When Google Analytics was launched as a free product, the web analytics market changed forever. Rather than eating into the enterprise tool market share, they introduced new audiences to both free and paid-for Analytics, growing the industry substantially. Now they have released a tag management solution for free too, are we similarly going to see the far reaching consequences of dropped prices, increased innovation and increased usage that we saw with GA?
This has several advantages:
- You can have your own release management system for changing tags without having to go through IT processes (potentially much quicker)
- You can have more configurable attribution models, especially where third party tagging automatically starts the payment process for affiliates
- You can add new affiliate network, email provider, paid search provider tags to your conversion pages without having to go through IT processes
- Your vendor releases an update to the tag to take into account new functionality in the tool or to take into account new types of browsers
- Changing privacy rules and regulations, particularly around cookies, throughout countries in Europe (or changing standards within browsers) sometimes make it difficult for organisations to keep up and maintain consistency. Rule sets that you wouldn’t find in your content management systems are available in tag management systems to make this easier for multinational organisations
It also has several disadvantages that mean that many companies won’t want to use Tag Management:
- An extra point of failure in the process – whilst most tag management tools will provide guarantees of uptime, it is still going to be lower than the uptime of your own server (even if somewhat negligible)
- The tool interface can be difficult to understand and administer – not having the right skill set in place may mean that the tool isn’t used and the money invested is wasted
- IT governance structures are in place to ensure that things shouldn’t go wrong – these aren’t necessarily there in tag management solutions and mistakes can be made very quickly that will affect how and what data is being collected meaning incorrect decisions are made due to incorrect data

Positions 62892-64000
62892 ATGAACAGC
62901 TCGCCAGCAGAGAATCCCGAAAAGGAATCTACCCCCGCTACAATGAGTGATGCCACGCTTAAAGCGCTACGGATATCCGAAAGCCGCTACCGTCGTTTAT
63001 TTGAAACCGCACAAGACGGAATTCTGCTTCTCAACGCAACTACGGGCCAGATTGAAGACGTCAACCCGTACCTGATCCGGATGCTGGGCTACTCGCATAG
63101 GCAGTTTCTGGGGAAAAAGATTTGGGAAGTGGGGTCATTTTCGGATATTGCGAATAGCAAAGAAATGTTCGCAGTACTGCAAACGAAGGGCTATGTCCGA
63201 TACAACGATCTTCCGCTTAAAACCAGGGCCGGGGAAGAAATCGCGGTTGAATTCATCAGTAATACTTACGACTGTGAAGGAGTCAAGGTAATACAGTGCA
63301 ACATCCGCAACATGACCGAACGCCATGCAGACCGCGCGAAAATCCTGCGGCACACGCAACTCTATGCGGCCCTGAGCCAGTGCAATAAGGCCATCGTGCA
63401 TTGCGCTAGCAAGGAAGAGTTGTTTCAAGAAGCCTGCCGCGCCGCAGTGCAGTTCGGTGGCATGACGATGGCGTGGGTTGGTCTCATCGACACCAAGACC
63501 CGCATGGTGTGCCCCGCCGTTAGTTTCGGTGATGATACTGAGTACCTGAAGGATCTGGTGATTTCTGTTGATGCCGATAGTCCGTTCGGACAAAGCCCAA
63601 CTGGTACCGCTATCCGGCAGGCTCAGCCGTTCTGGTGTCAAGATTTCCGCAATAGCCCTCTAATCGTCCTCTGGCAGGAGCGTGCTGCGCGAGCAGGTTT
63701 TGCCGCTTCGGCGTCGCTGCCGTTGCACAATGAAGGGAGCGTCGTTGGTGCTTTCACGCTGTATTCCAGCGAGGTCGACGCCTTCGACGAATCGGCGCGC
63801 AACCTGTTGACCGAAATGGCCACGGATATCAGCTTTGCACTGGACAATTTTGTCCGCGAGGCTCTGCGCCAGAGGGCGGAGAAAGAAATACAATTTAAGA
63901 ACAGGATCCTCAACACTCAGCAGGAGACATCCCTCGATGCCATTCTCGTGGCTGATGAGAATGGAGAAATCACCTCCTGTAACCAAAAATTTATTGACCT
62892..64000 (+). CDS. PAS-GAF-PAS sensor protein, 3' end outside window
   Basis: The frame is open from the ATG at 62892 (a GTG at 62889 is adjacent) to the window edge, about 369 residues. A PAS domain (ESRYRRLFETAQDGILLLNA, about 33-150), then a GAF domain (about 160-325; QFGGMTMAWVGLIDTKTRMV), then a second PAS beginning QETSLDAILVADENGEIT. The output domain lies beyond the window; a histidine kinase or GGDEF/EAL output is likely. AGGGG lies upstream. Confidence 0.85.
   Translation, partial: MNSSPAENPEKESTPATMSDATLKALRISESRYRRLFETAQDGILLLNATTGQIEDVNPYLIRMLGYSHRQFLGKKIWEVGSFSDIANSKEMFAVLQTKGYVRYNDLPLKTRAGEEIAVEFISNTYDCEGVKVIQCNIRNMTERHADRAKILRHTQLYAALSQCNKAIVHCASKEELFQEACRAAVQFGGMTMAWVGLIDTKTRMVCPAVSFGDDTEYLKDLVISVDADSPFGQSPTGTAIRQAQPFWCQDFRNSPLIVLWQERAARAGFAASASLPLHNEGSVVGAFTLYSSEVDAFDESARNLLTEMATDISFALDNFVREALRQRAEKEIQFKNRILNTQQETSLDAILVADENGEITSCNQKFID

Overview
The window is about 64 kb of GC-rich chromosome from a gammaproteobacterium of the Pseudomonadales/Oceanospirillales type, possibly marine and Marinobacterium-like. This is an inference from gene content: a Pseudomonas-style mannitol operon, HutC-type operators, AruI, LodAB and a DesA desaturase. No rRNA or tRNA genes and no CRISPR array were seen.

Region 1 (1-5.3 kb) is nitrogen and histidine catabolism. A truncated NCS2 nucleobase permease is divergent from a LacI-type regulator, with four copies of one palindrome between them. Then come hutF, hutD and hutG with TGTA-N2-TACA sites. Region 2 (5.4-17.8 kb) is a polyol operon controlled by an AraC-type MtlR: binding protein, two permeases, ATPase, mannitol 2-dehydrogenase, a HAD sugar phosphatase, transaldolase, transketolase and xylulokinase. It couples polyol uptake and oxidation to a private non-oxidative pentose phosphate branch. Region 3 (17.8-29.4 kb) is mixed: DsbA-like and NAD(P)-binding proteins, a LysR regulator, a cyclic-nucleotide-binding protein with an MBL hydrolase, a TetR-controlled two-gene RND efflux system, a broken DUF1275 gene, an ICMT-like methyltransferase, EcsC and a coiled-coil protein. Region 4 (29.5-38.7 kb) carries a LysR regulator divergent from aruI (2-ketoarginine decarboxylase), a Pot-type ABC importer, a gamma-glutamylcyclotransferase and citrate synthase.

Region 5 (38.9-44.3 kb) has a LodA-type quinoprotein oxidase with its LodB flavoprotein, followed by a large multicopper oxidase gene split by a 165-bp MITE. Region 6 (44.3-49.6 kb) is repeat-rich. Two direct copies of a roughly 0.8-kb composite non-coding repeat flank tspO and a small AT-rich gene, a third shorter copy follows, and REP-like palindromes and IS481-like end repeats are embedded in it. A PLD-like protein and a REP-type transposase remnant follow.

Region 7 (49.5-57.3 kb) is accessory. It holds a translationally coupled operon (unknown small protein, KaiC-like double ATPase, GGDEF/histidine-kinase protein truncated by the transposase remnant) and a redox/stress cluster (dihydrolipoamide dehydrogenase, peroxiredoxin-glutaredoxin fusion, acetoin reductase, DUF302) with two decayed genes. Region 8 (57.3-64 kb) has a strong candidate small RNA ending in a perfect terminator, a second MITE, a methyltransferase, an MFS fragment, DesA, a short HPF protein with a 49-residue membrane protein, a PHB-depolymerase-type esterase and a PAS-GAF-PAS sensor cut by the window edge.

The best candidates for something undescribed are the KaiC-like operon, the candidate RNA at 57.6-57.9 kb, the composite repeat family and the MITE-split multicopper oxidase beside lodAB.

This changes everything
The existing market for Tag Management was based on two broad business models:
1.Vendors who used a tag management system to manage their range of products, but with the option of having additional third party tags – this is often seen as an extra layer of ‘vendor lock-in’ to their tools and services
2. Independents who sell tag management across a variety of third party tag providers
Google appears to be opting for the former rather than the latter in terms of their positioning of their new tag management tool. Currently the ‘out of the box’ options are Google’s range of tools (Google Analytics, Adwords conversions and DoubleClick floodlight). The custom HTML tagging is somewhat limited for anyone hoping that they might be able to use this in conjunction with a Web Analytics tool other than Google Analytics.
But as with Google Analytics, this might also just cause an increase in the use of tag management solutions. The paid for, enterprise solutions will see the benefit of those who want to use tag management but where Google Analytics doesn’t fit their needs.
When regulated markets are using tag management, they need to take the following into account:
2. IT teams often work in a waterfall process rather than in an agile way with regulated markets meaning simple changes can take a while to be implemented. Tag management can therefore be an alluring way of bypassing these processes, but:
a. make sure the IT team are involved in the procurement process to ensure that it fits in with their procedures and that they can help with audits of existing tags
b. Remember: Tags don’t manage themselves whether you go through standard IT operations or have a tag management solution. Therefore, ensure that you either have the right resources in house or that you buy them in from the provider or an independent organisation
This post was written for Blue Latitude by optimisation expert Alec Cochrane.
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